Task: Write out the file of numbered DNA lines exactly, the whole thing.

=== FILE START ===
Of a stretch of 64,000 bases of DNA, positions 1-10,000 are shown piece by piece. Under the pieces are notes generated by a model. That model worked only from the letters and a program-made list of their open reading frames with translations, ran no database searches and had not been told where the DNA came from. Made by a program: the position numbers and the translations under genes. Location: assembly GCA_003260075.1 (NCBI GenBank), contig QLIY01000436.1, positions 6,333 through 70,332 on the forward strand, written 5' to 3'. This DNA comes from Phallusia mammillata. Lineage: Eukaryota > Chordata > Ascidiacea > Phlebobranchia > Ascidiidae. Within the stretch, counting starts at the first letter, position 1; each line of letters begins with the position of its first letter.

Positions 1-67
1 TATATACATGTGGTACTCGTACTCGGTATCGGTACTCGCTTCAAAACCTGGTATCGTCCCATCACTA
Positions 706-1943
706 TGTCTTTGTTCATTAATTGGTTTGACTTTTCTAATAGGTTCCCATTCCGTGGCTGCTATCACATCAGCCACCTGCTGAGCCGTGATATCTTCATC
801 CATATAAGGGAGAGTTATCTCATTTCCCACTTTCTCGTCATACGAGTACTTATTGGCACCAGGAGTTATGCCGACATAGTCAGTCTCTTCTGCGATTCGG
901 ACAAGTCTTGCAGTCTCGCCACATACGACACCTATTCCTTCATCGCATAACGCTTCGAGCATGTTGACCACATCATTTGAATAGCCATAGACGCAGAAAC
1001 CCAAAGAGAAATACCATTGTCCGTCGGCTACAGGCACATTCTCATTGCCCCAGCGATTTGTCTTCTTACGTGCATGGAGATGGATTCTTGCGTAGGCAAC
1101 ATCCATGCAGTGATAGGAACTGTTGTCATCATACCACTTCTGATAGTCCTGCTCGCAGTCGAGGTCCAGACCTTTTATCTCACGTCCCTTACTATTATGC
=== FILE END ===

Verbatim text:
Of a stretch of 64,000 bases of DNA, positions 1-10,000 are shown piece by piece. Under the pieces are notes generated by a model. That model worked only from the letters and a program-made list of their open reading frames with translations, ran no database searches and had not been told where the DNA came from. Made by a program: the position numbers and the translations under genes. Location: assembly GCA_003260075.1 (NCBI GenBank), contig QLIY01000436.1, positions 6,333 through 70,332 on the forward strand, written 5' to 3'. This DNA comes from Phallusia mammillata. Lineage: Eukaryota > Chordata > Ascidiacea > Phlebobranchia > Ascidiidae. Within the stretch, counting starts at the first letter, position 1; each line of letters begins with the position of its first letter.

Positions 1-67
1 TATATACATGTGGTACTCGTACTCGGTATCGGTACTCGCTTCAAAACCTGGTATCGTCCCATCACTA
Positions 706-1943
706 TGTCTTTGTTCATTAATTGGTTTGACTTTTCTAATAGGTTCCCATTCCGTGGCTGCTATCACATCAGCCACCTGCTGAGCCGTGATATCTTCATC
801 CATATAAGGGAGAGTTATCTCATTTCCCACTTTCTCGTCATACGAGTACTTATTGGCACCAGGAGTTATGCCGACATAGTCAGTCTCTTCTGCGATTCGG
901 ACAAGTCTTGCAGTCTCGCCACATACGACACCTATTCCTTCATCGCATAACGCTTCGAGCATGTTGACCACATCATTTGAATAGCCATAGACGCAGAAAC
1001 CCAAAGAGAAATACCATTGTCCGTCGGCTACAGGCACATTCTCATTGCCCCAGCGATTTGTCTTCTTACGTGCATGGAGATGGATTCTTGCGTAGGCAAC
1101 ATCCATGCAGTGATAGGAACTGTTGTCATCATACCACTTCTGATAGTCCTGCTCGCAGTCGAGGTCCAGACCTTTTATCTCACGTCCCTTACTATTATGC